Today in Irish History – 17 January:

1649 – Marquis of Ormond James Butler and the confederates sign a peace treaty which grants toleration for Catholics in exchange for troops.

1815 – Marie-Louise O’Murphy, famous courtesan, dies in Paris. The family of Marie-Louise O’Murphy was of Irish origin, settled in Normandy recently. The presence of her paternal grandfather Daniel Murphy is attested in Pont-Audemer at the end of the 17th century. Militant of the Jacobite army, he followed the deposed King James II of England to his exile in the Château de Saint-Germain-en-Laye; in consequence all the Catholic regiments who remained loyal to the King were sentenced to death in absentia by the new English government.

1820 – Birth of novelist and poet, Anne Brontë. She was the youngest member of the Brontë literary family. Anne’s father, Patrick Brontë (1777-1861), was born in a meagre two-room cottage in Emdale, Loughbrickland, Co Down.

1856 – Joseph Hayden, Irish journalist, dictionary compiler and author of Dictionary of Dates, dies.

1860 – Birth in Castlerea, Co Roscommon, of Douglas Hyde, playwright, folklorist, founder of The Gaelic League and the first president of Éire.

1861 – Death of dancer and courtesan, Lola Montez (Marie Gilbert), in New York. She was born in Grange, Co Sligo.

1866 – Death of George Petrie, folk music collector who is credited with preserving many of Ireland’s irreplaceable harp tunes.

1873 – T.C. Murray, playwright, is born in Macroom, Co Cork.

1897 – Birth of trade union activist, lecturer, leader, Lily Kempson, the last surviving participant in the Easter Rising, in Seattle, Washington.

1920 – West Waterford Brigade commanded by George Lennon attacked Ardmore RIC barracks.

1923 – Three National Army soldiers are killed in action.

1964 – The Campaign for Social Justice (CSJ) is formed. It is the forerunner of the civil rights movement and begins a programme of publicising what it sees as widespread discrimination, in a number of areas of life, against Catholics in Northern Ireland.

1971 – At an Ard Fheis in Dublin, Sinn Féin ended the 65 year abstentionist policy and agreed that any elected representative could take their seat at the Dáil, Stormont or Westminster parliaments. It was this issue that caused the split between the Official and Provisional movement in Republicanism.

1980 – Dunmurry Train Explosion: A PIRA bomb prematurely detonated on a passenger train near Belfast, killing three and injuring five (including the bombers).

1992 – Teebane Bombing: A PIRA landmine killed eight Protestant men and wounded six others at Teebane Crossroads near Cookstown, Co Tyrone. The men had been working for the British Army at a base in Omagh and were returning home on a minibus. The PIRA said that the men were legitimate targets because they had been “collaborating” with the “forces of occupation”. Shortly thereafter, Peter Brooke (Secretary of State for Northern Ireland) appeared on the Irish RTÉ Late Late Show and was persuaded to sing “Oh My Darling, Clementine”. Unionists accused him of gross insensitivity for agreeing to do so.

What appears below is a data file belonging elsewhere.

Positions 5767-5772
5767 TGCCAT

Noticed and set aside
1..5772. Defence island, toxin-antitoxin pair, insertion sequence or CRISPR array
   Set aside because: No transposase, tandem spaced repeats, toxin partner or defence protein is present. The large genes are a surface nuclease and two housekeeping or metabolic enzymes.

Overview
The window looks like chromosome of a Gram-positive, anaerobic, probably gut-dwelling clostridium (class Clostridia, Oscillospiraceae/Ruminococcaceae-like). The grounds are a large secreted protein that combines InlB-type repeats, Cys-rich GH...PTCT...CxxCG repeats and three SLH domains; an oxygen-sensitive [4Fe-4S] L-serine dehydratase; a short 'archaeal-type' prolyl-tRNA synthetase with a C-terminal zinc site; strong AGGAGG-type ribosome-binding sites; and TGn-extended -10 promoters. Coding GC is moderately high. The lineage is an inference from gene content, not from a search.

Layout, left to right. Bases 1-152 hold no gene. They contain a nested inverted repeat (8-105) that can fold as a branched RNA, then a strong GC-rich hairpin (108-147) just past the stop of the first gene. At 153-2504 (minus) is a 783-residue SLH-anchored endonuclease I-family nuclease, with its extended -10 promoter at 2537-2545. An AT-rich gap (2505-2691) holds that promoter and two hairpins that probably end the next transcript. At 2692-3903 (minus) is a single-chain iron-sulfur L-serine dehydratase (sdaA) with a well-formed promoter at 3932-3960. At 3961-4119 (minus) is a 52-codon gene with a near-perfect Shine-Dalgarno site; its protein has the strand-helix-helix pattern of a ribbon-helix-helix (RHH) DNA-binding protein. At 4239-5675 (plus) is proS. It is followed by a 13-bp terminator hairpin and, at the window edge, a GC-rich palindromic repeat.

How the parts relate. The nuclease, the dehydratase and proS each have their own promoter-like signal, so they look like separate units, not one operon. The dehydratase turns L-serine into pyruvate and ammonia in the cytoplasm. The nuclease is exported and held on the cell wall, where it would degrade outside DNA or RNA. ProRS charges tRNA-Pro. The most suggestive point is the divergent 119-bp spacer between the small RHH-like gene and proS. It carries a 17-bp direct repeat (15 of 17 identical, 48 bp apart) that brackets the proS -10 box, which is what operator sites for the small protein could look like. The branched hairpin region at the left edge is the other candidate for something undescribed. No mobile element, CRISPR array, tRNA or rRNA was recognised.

1996 – The British and Irish Governments met with Sinn Féin at Stormont. The meeting was for preparatory talks. Patrick Mayhew, Secretary of State for Northern Ireland, and Dick Spring, Tánaiste, again said that all-party talks would begin by the end of February 1996.

1996 – A British television news programme, Channel 4 News, carried a report which presented evidence that soldiers, other than those of the Parachute Regiment, had opened fire on those taking part in the civil rights march on ‘Bloody Sunday’ in Derry on 30 January 1972. It was suggested that members of the Royal Anglian Regiment could have been responsible for the deaths of three of the 14 victims. Relatives of the victims renewed their call for a fresh inquiry into the events of ‘Bloody Sunday’.

2000 – Galway city centre is brought to a standstill as hundreds of student nurses take to the streets to protest at plans to charge them to finish their nursing courses.

2000 – A pair of King Billy’s gloves, worn during the battle of the Boyne, and the dress worn by Sinéad de Valera at the second inauguration ceremony of her husband, President Éamon de Valera, are unlikely companions in The Way We Wore, a permanent exhibition of the clothing and jewellery worn by Irish people from the 1760s to the 1960s which opens at the National Museum, Collins Barracks.

2012 – Death of the editor of the Sunday Independent, Aengus Fanning; aged 69 years old. The Tralee man began editing the Sunday Independent in 1984. He was survived by his wife Anne and three sons. In a statement, the chief executive of Independent News and Media, Gavin O’Reilly, described him as “possibly the greatest and most instinctively brilliant editor that Irish journalism has ever produced”. He said that Mr Fanning will be a huge loss to Irish journalism, but an even bigger loss to his family.

Photo: Blackrock Castle, Co Cork

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